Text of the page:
Usability is a serious concern for many websites – what does the customer want when he arrives on your website? Does the user know where to go, what to do and how to ask questions or enquire / purchase?
Knowing the usability heuristics is already a very good start, but how can you make sure your website can be enjoyed by as many people as possible without causing headaches or frustration?
1. What is your message?
Your homepage is your shop window. You need to clearly communicate who you are and what you are offering. Clear language, strong imagery and clean feature panels will tell your visitors what it is they can expect to find on your website.
Remember though, whatever you do (products, structure, layout, navigation and call to actions) needs to communicate in the same way throughout the website, after all not everyone will arrive through the homepage.
2. Clear navigation
Clear navigation is the key for a user to find his / her way around a website, especially if you are trying to sell a product or a service. How does a user get from the homepage or landing page to a product? How does he / she find out related information about the product / service?
Researching your users and their behaviour will really help, who is your target market? What websites do they use? Why does competitor A use certain navigation or label conventions compared to competitor B?
Quick-links (be it in the footer, in a drop-down or “most popular links”) can improve user experience, and a search can come in handy as well – if used right and is relevant to what you are trying to sell.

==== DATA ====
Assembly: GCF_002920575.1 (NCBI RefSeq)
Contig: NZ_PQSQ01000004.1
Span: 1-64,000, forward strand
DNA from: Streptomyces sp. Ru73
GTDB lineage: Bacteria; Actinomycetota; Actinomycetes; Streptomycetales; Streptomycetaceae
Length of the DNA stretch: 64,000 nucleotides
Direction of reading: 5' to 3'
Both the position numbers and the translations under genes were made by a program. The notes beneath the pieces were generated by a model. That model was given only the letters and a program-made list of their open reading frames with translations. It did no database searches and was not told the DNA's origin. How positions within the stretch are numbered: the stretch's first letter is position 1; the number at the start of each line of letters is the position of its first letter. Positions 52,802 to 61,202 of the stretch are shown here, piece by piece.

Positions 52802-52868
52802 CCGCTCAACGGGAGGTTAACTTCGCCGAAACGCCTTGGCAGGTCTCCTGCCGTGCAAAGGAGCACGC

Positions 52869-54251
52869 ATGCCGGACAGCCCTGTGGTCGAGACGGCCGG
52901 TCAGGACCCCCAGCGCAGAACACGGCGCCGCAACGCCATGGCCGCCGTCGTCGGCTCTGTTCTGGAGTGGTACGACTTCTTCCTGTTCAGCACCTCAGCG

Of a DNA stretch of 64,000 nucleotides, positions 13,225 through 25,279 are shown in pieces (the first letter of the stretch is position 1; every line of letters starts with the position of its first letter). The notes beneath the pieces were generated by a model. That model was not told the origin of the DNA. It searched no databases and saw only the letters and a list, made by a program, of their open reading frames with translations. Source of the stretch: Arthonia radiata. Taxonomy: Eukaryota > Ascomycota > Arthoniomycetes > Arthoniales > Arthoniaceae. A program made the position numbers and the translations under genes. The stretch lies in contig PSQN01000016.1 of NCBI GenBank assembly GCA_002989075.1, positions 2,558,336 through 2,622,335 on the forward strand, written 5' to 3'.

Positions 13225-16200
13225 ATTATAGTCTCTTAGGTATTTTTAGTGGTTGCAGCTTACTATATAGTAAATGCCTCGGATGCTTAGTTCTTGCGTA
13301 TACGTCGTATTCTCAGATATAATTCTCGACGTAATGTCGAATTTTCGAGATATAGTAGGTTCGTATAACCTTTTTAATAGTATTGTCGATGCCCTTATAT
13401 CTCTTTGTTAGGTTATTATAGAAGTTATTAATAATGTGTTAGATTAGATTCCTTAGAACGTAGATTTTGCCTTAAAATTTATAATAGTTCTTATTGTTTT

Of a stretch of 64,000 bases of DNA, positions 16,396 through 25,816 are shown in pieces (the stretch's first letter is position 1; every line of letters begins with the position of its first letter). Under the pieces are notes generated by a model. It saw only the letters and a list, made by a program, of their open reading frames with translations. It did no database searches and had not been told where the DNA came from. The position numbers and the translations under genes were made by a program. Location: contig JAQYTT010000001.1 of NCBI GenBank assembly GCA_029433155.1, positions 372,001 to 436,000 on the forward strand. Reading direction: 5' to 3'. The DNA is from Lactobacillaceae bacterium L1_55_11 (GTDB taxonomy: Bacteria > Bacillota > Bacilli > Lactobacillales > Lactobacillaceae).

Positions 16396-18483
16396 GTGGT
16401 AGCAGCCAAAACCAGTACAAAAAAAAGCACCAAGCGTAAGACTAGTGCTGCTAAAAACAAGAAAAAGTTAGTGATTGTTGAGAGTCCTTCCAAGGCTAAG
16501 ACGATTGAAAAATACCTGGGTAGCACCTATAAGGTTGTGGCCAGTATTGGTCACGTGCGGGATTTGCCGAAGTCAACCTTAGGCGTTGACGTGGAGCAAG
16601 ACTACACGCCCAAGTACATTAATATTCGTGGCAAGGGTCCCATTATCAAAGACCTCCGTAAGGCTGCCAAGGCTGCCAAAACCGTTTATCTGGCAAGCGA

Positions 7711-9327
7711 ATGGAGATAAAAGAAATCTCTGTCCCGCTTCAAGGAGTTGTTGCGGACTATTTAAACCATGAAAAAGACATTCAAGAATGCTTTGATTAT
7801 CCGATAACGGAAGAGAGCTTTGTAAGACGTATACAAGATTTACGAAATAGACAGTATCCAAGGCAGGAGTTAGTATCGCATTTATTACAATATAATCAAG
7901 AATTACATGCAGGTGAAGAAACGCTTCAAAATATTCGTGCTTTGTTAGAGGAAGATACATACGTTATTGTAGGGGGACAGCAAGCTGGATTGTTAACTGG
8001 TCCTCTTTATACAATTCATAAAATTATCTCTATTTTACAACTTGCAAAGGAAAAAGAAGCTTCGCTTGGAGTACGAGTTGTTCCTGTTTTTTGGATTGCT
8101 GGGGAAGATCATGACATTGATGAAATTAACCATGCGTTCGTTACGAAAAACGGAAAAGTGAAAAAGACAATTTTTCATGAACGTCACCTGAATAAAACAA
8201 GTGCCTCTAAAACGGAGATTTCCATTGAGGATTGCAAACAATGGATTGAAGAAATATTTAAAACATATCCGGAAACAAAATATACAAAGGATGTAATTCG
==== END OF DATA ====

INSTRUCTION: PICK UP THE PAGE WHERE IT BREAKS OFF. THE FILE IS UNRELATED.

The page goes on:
3. Categorise your products or services
Every user has different requirements when browsing through a website, and certain product categories need to reflect that.
A very good example is the power tools and fixings industry, are “pipe clips” under “plumbing” or under “fixings”?
It is important to understand your product structure clearly and to provide enough information for a user to recover from an error or allow products / services to appear under more than one category if applicable. Either way, the categories need to show a clear structure, even if that means that the categories on your website are slightly different from the ones in your catalogue.
4. Usable content
Content can be useful, but is it usable? What does a user want to know before committing to making an enquiry or purchase? Do they want a novel-sized description or just clear facts?
Clear, concise content and imagery to back the product / service up is king. Relevant additional content (e.g. “customers who bought this item also bought….”) can really help make an additional sale as well.
User-interaction – in form of product ratings or reviews – can also help not only make an informed purchase, but also encourage users to ask questions and come back to your site.
5. Clear and easy to understand calls to action
Your content may be great now, but what about the final call to action? Do users know where to click to make an enquiry or a purchase? Is the call to action easy to spot and clear to understand?
Providing clear calls to action is vital, easy to spot “more details”, “what’s included” and “buy now” give users the option to read more or buy right now without having to read more or do more clicks than necessary. This avoids confusion and makes it obvious what is required next.
- Explaining Usability Heuristics – a quick guide
- 10 reasons to learn web standards
- On link usability – the art of keeping call to actions consistent